Nonarteritic Anterior Ischemic Optic Neuropathy

Its clinical features, diagnosis and treatment

Nonarteritic Anterior Ischemic Optic Neuropathy

A discussion of its clinical features, diagnosis and treatment.


Ischemic optic neuropathies (IONs) are classified, on the basis of the location of the ischemic damage, as anterior ischemic optic neuropathy (AION) and posterior ischemic optic neuropathy and, based on the etiology, as arteritic ION and nonarteritic ION (NAION). Arteritic ION is less common than NAION and is often associated with giant cell arteritis (GCA), although other conditions such as polyarteritis nodosa and systemic lupus erythematosis can be associated.1

NAION is most often idiopathic, but its development is strongly associated with vasculopathic risk factors. NAION comprises the majority of cases of AION (95%)2 and is the most common acute optic neuropathy in patients over 50 years of age, with an estimated annual incidence in the United States of two to 10 per 100,000 members of the population.3 The incidence is significantly higher among Caucasians than among African-American or Latino individuals.2 The mean age at onset in most studies ranges from 57 to 65 years.2,4

Omar S. Punjabi, MD, Angelo P. Tanna, MD, and Michael A. Rosenberg, MD, are all on the faculty of the Department of Ophthalmology at Northwestern University's Feinberg School of Medicine in Evanston, IL. The authors report no financial interest in any products mentioned in this article. Dr. Punjabi can be reached via e-mail at


Although the exact pathogenesis of NAION remains unknown, ischemic occlusion of the vessels supplying the prelaminar layers of the optic disc likely occurs (Figure 1). In the acute phase of NAION, fluorescein angiography may show delayed filling of the prelaminar layers of the edematous optic disc, suggesting that hypoperfusion of the optic disc occurs.5 Indocyanine green angiography (ICGA) studies of the choroidal flow can show substantial slowing in arteritic ION but not in NAION, suggesting that extensive vascular occlusion in the short posterior ciliary arteries occurs in arteritic ION.

While structurally small, “crowded” optic discs are associated with NAION, the mechanism by which this contributes to ischemia has not been elucidated. Mechanical effects of structural crowding may potentiate obstruction to axoplasmic flow, with resultant intracellular axonal swelling from minimal microvascular ischemia leading to more severe axonal swelling, more extensive ischemia, and further neuronal damage. In addition, an abnormally stiff cribriform plate may potentiate compression in the laminar area, further compromising axonal function.6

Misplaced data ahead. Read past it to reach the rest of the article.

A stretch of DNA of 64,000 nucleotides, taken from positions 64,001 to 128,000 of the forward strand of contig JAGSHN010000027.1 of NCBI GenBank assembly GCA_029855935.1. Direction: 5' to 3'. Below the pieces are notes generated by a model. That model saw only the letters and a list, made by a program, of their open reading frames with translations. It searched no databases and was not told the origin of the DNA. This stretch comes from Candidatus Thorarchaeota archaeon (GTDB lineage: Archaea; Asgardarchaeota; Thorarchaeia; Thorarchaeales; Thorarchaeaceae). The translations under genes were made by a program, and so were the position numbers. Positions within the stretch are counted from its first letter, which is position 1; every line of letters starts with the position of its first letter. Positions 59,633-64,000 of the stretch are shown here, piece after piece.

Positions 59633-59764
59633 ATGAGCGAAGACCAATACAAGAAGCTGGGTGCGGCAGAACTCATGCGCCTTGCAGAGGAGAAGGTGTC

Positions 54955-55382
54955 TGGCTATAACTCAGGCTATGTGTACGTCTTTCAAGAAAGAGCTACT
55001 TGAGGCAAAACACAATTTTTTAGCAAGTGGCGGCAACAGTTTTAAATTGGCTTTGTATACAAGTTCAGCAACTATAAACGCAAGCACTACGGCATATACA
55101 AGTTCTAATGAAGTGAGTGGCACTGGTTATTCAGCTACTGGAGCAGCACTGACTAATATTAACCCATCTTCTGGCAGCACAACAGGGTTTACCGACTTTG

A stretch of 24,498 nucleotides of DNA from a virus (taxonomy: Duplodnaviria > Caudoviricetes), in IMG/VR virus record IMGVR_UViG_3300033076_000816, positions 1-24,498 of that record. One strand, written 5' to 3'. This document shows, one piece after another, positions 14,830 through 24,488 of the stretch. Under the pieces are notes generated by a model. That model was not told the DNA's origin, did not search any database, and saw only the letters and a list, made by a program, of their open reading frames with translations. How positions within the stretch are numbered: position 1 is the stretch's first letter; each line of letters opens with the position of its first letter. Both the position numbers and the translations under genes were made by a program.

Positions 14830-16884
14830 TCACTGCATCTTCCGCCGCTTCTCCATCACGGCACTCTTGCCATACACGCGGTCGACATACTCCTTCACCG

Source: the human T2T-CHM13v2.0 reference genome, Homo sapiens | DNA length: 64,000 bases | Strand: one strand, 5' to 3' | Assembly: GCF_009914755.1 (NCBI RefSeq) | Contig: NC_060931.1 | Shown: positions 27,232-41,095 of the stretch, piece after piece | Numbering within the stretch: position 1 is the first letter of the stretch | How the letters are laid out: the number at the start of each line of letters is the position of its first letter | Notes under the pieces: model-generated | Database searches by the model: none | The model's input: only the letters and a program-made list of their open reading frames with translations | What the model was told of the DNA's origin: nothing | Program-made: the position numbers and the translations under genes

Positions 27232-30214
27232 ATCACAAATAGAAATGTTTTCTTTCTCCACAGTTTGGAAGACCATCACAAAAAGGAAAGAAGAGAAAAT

Vasculopathic risk factors, such as systemic hypertension, diabetes mellitus, cigarette smoking, hyperlipidemia and radiation injury, could possibly contribute to the development of NAION.12 Reports have also linked elevated plasma homocysteine to the development of NAION, but this association remains controversial.7

NAION has been associated infrequently with a multitude of additional factors and disorders that may be causative, either due to optic disc structure or to other features that might affect optic disc perfusion pressure. These include hyperopia, optic disc drusen, elevated intraocular pressure, cataract surgery, migraine, embolism, obstructive sleep apnea and medications for erectile dysfunction.8,9

Figure 1. Combined anterior ischemic optic neuropathy (swollen optic disc with hemorrhages) and central retinal artery occlusion (pallid swelling of the retina with cherry red spot). IMAGE FROM DISORDERS OF THE ANTERIOR VISUAL PATHWAYS . J NEUROL NEUROSURG PSYCHIATRY. 2004;75:IV12-IV19, REPRINTED WITH PERMISSION OF BMJ JOURNALS.


Nonarteritic anterior ischemic optic neuropathy typically presents with painless loss of vision occurring over hours to days, often described as blurring, dimness, or cloudiness in the affected region of the visual field. Headache and other symptoms associated with GCA are usually absent. The initial course is usually static, with little or no fluctuation in the severity of the loss of visual function or, rarely, progressive vision loss, with either episodic, stepwise decrements or steady decline of vision over weeks prior to eventual stabilization.

It has been noted that color vision loss in NAION tends to parallel visual acuity loss, as opposed to that in optic neuritis or optic nerve compression, in which color loss is often disproportionately greater than visual acuity loss. Visual field defects in NAION are usually inferior altitudinal but may follow any pattern of optic nerve damage: arcuate, central, cecocentral, paracentral, etc. Optic disc edema is present during the initial event of NAION, and the edema may be diffuse or segmental but typically shows some segmental involvement.